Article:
AMA: 1st Year Analyst Software M&A - From non-target knucklehead to front office M&A

DeleteMePlz's picture
Rank: King Kong | 1,141

Hey all,

This site has been a big help to me over the years and I wanted to see if there's anyone out there I can help by answering some questions.


  • Lower/middle class from the southern US, first generation
  • Started out at a semi-target in STEM , finished my freshman year with a <3.0. Had some personal baggage and immaturity that I didn't sort out till junior year.
  • Transferred from STEM to finance. Got GPA up and took on unpaid startup and PE internships while working part time.
  • Applied to over 1,000 jobs in the last 5 months, a ton of rejections, 30 first round screenings, 4 in-office superdays and finally a single offer which I took (canceling 2 other superdays in process).

I'm now a first year analyst with a strategic acquirer of niche software companies. The analysis is similar to buyout PE, in fact they compete with a number of well-known MM software funds for mandates.

My generic advice to all the students out there: rise and grind with enthusiasm and the opportunities will come.


Comments (17)

May 13, 2019

so are you from Roper or Constellation?

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May 13, 2019

Someone similar. How are they seen by players in the growth equity space?

May 14, 2019

That's not how an AMA works.

    • 21
May 14, 2019

I won't hijack. All I'll say is that both have some great assets, but by no means are they similar to growth equity. They're looking for vertical market assets with strong cashflow.

They're definitely closer to the Thoma's and the Vista's of the world. My sense is Roper can be pretty competitive and will pay strategic values for assets they need to own.

Constellation is never going to be paying the top price - that's their MO. They're value investors.

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May 14, 2019

I love AMA's that fail. Nothing better than someone who thinks they are interesting realize they aren't.

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Most Helpful
May 14, 2019

I mean sure it's a failure in that people didn't ask many questions on the thread. My goal is to try and be helpful and encouraging to any college students going the non-traditional path since people doing that helped me turn myself around.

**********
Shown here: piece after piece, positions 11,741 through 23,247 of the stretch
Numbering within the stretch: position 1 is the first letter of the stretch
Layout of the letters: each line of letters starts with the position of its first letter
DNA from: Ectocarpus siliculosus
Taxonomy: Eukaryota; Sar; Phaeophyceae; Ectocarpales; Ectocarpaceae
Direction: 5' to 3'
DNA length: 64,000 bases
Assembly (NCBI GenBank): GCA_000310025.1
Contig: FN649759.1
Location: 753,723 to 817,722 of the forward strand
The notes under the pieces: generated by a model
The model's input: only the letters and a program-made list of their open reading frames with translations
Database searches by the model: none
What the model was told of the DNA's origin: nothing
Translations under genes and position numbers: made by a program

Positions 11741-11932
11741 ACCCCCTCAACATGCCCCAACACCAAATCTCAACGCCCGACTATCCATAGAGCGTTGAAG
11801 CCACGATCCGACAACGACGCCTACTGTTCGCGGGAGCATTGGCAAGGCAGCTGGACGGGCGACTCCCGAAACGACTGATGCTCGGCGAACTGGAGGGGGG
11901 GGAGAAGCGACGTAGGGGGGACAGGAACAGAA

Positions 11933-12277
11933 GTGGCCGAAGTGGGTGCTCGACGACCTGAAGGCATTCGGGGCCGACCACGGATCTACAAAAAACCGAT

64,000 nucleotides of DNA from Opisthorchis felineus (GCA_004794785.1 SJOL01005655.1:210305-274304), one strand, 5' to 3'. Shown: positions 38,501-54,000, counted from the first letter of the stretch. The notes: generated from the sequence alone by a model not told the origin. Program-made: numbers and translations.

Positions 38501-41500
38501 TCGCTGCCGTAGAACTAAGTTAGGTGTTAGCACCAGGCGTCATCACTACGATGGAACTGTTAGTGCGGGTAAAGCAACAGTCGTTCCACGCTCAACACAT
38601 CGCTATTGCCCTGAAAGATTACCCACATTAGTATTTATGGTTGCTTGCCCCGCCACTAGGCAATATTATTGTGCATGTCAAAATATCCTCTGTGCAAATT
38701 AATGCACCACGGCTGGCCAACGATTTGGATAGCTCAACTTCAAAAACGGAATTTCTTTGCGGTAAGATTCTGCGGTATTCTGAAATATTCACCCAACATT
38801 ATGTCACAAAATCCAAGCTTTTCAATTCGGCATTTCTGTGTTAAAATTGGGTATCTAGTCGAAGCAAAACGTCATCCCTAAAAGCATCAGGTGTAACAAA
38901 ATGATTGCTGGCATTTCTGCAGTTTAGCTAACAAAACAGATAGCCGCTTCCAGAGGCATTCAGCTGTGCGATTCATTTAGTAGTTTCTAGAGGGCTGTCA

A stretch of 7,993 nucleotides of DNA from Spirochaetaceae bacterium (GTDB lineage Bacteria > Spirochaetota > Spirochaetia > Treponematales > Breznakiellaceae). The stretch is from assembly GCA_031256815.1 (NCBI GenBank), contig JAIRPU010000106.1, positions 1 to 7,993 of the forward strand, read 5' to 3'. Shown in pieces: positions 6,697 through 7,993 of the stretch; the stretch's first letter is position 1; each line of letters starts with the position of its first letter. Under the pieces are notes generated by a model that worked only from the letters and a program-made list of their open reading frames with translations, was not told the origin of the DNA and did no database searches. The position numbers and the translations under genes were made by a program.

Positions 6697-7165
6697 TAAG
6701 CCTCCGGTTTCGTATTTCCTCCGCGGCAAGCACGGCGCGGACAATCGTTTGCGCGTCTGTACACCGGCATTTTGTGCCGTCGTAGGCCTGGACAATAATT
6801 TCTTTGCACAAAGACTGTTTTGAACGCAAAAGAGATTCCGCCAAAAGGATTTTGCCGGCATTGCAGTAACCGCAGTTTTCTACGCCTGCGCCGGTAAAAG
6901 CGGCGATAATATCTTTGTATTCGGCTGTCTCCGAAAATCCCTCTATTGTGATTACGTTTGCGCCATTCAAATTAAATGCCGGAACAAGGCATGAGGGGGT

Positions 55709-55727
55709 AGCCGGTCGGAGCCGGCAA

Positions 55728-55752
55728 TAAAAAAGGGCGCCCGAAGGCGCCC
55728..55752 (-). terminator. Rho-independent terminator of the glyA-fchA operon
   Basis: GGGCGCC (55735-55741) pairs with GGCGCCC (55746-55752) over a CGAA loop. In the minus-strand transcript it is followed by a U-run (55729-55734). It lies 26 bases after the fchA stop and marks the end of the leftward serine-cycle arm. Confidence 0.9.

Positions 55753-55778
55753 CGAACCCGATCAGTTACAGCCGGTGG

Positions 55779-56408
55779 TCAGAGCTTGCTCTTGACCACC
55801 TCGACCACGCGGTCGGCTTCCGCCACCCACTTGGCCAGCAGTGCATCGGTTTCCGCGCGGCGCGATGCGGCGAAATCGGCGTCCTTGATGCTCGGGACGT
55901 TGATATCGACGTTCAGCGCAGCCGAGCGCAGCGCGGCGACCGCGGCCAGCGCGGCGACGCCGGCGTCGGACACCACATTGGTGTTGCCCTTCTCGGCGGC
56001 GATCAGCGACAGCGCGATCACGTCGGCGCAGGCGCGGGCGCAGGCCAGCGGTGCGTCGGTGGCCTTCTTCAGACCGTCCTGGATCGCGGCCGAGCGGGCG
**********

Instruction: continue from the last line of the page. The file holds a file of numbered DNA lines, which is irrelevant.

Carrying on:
Believe it or not some people do this because they have time to kill and want to help others, not ego stroke.

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May 15, 2019

Motivation is for the weak

    • 4
May 14, 2019

Do you have that particular job because you have some background knowledge in software or is everyone there a finance grad who just happens to be involved with software.

Basically did you do anything to fill that niche or do they hire anyone who knows just finance

May 14, 2019

For a semester I was taking CS classes in Python and SQL which combined with most of my friends being computer engineers got me interested in software. During one of my internships almost 2 years ago I had the opportunity to work on a couple software deals and meet with a managing partner of a large tech buyout fund. Talking to him at length smoothed over some of the knowledge gaps I had and made me want to commit to learning more about the space.

It probably also helps that another of my internships was in BD and product development for a niche SAAS startup, so I was able to talk about how that got me interested in more mature market-specific software companies.

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May 19, 2019

What is the comp like at your firm? Any data on exit opportunities or do most people try to rise through the ranks?

May 19, 2019

The comp varies heavily by location and which team you're on but is typically 20%-30% less than you'd expect from MM/LMM PE. I'm located in a secondary/tertiary city that's a low COL area so my comp reflects that, but you can expect it to range anywhere from 50k-85k base with 25%-50% bonus. Since I'm still new to the team I'll copy/paste an answer I got from another analyst who has been with the firm for a few years and helped me get an internal perspective.

"The biggest con is definitely the pay. There's no doubt they pay below market rate. For me though, the pros greatly outweigh the cons. It's an incredibly autonomous organization. I make less than almost all my analyst/associate friends at other funds in the city, but I get substantially more responsibility. I get to more or less run my own deals. I know principals at PE funds who have a comparable day to day. I'm owning the model, IM, presenting offers, coordinating with legal on the purchase agreements, etc. As you prove yourself here, they give you more and more runway. No micro management. It's not a structure that works for everyone, but I really enjoy it."

As far as exit opportunities, I've seen a few paths people take: